- You are currently in a high marginal tax bracket (at least 28% federal plus state)
- You anticipate being in a lower tax bracket when you expect to withdraw funds from the VA in 10+ years
- You have a heavy portfolio weighting in bonds and REITs

Other than that, don't bother.
What about if its the only option in your wifes 403b?

I'm tinkering with the idea of having her put money into it, then extracting the money later on. Still trying to understand the rules around that though. Its pretax, they have a cheap s&p500 index option, and if i'm reading this sucker right I can take all the money out without penalty after 10 years, after she leaves the job, or when she hits 59.5. And if i'm really reading this right, we can siphon off 15% a year also without penalty. Although it looks like they charge $25 a year and a little over 1% a year for 'fees'...so maybe not such a good idea...but not putting money into it would move us from the 5% capital gains rate to the 15% rate...and bump us into the next tax bracket on income as well...

Anyone that understands variable annuity contracts pretty well that wants to have a look at the text and tell me if i'm getting this right? Can this be rolled over into an IRA or does it have to be disbursed, taxed, and then invested?

http://www.annuitycontent.lnc.com/ll...ary/19462c.pdf

Her option is the "Periodic premium deferred contract"

Under 'charges and other deductions' it says

"Surrender Charge
A surrender charge applies (except as described below) to surrenders and withdrawals of other purchase payments that have been invested for the periods indicated as follows.
A. Periodic premium deferred contract
There will be a surrender charge for the first withdrawal each contract year in excess of 15% of contract value. Any subsequent withdrawals in the same contract year or upon surrender of contract will also incur a surrender charge.
Contract year in which surrender/withdrawal occurs
0 1 2 3 4 5 6 7 8 9 10 11+ Surrender charge as a percentage of the proceeds withdrawn
8% 8% 8% 8% 8% 8% 4% 4% 4% 4% 4% 0%
A surrender charges does not apply to:
• A surrender or withdrawal of contract value after ten full contract years.
• Withdrawals of contract value during a contract year to the extent that the total contract value withdrawn during the current contract
year does not exceed the free amount which is equal to 15% of the contract value.
• A surrender of the contract as a result of the death of the annuitant
• A surrender or withdrawal as a result of the onset of a permanent and total disability of the contractowner as defined in Section
22(e)(3) of the tax code, after the effective date of the contract and before the 65th birthday of the contractowner.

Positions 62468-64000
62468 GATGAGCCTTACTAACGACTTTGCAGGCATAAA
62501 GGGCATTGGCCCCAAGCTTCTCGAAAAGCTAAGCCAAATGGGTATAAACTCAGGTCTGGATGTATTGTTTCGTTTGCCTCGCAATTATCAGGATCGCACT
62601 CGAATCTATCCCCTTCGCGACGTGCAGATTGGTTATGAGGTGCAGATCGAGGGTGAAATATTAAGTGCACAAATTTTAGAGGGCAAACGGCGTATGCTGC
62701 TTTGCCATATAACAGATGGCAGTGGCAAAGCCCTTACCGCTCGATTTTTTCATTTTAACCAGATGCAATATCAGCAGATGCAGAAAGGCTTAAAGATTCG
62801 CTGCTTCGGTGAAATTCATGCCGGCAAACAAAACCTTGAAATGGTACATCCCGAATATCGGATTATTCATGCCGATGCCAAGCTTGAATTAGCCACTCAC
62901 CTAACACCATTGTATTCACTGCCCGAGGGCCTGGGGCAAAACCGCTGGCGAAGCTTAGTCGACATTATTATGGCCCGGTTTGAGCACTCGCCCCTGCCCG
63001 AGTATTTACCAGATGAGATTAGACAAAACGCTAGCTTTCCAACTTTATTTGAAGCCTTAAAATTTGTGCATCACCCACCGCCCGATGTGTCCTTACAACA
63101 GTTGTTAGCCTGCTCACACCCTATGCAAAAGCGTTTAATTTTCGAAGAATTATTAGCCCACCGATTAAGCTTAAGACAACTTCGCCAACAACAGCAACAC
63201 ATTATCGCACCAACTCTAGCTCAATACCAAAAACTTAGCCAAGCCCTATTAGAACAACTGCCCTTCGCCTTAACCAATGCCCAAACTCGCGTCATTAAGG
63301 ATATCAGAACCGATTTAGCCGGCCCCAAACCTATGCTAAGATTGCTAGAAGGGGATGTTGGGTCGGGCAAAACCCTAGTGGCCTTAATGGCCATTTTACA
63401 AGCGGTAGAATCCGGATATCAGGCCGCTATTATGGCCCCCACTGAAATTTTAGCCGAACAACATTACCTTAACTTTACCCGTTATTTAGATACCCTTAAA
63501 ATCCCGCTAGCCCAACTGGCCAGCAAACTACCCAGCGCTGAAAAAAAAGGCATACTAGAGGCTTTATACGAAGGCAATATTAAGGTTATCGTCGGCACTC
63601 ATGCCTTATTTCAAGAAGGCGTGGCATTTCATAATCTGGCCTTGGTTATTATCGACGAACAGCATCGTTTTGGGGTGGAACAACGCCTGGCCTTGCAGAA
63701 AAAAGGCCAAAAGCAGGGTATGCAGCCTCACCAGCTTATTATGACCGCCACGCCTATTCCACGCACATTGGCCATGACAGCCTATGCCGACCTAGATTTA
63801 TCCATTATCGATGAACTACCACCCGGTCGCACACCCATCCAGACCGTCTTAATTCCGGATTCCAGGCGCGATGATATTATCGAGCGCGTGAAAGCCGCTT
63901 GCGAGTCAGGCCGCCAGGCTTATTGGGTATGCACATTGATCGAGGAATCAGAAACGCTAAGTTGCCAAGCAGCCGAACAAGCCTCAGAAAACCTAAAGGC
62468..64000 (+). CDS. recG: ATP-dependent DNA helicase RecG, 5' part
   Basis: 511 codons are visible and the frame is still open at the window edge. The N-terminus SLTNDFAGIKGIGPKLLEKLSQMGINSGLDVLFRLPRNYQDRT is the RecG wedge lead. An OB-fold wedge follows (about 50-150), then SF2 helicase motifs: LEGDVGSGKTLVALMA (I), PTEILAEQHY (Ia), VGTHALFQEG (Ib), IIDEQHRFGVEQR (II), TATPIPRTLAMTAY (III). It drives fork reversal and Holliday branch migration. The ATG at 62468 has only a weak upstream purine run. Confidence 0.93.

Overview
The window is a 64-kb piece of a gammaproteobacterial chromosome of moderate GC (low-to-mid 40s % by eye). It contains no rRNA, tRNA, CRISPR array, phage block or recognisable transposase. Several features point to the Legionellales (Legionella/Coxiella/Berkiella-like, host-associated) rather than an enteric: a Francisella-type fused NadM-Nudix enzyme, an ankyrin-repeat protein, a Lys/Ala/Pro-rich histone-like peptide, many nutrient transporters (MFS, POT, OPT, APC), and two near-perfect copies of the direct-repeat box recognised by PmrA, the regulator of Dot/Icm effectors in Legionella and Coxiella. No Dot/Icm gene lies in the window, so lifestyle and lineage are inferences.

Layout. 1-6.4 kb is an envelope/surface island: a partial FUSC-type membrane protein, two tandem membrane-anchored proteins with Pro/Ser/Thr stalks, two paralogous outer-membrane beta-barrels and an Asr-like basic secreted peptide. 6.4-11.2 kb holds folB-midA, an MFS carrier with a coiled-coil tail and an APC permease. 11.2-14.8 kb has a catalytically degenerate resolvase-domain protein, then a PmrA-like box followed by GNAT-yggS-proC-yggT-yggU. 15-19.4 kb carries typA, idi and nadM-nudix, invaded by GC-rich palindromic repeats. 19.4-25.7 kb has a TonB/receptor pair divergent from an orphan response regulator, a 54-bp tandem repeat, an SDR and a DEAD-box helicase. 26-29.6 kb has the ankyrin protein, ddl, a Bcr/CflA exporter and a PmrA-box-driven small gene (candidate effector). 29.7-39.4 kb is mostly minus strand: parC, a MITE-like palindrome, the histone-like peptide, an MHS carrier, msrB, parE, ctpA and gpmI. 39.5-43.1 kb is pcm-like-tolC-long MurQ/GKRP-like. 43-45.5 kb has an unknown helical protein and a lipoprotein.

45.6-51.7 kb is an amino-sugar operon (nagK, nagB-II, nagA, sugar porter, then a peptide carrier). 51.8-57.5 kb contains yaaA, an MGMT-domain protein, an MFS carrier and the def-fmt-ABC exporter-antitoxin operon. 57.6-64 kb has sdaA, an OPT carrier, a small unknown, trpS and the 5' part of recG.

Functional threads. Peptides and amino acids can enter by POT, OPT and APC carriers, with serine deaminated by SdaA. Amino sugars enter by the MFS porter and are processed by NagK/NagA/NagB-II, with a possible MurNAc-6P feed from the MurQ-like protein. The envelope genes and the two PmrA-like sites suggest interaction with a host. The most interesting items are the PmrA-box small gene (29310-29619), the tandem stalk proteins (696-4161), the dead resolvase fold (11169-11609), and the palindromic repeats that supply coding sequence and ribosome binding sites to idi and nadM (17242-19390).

• Contract value used in the calculation of the initial periodic income payment and the initial Account Value under the i4LIFE®
Advantage option or the contract value applied to calculate the benefit amount under any annuity payout option made available by
us.
• Regular income payment made under i4LIFE® Advantage, including any payments to provide the 4LATER or i4LIFE Guaranteed
Income Benefits, or periodic payments made under any annuity payout option made available by us."
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Re: Tax advantaged accounts / variable annuities
Old 08-01-2006, 09:44 AM   #8
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Re: Tax advantaged accounts / variable annuities



Unless she is getting a match, run away.
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Re: Tax advantaged accounts / variable annuities
Old 08-01-2006, 09:51 AM   #9
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Re: Tax advantaged accounts / variable annuities

She's not.

Really? Why?

We'd save 10% a year on our capital gains and a lower tax rate, and unless I CANT roll this over to an IRA (which would definitely sink it), it looks like it'd come out to our advantage.

Oh yeah, and I wouldnt have to make and pay estimated quarterly taxes either. :P
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Re: Tax advantaged accounts / variable annuities
Old 08-01-2006, 10:02 AM   #10
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Re: Tax advantaged accounts / variable annuities

Quote:
Originally Posted by brewer12345
I will describe the sole situation in which you might wish to buy a variable annuity from Vanguard or TIAA-CREF:

- You are currently in a high marginal tax bracket (at least 28% federal plus state)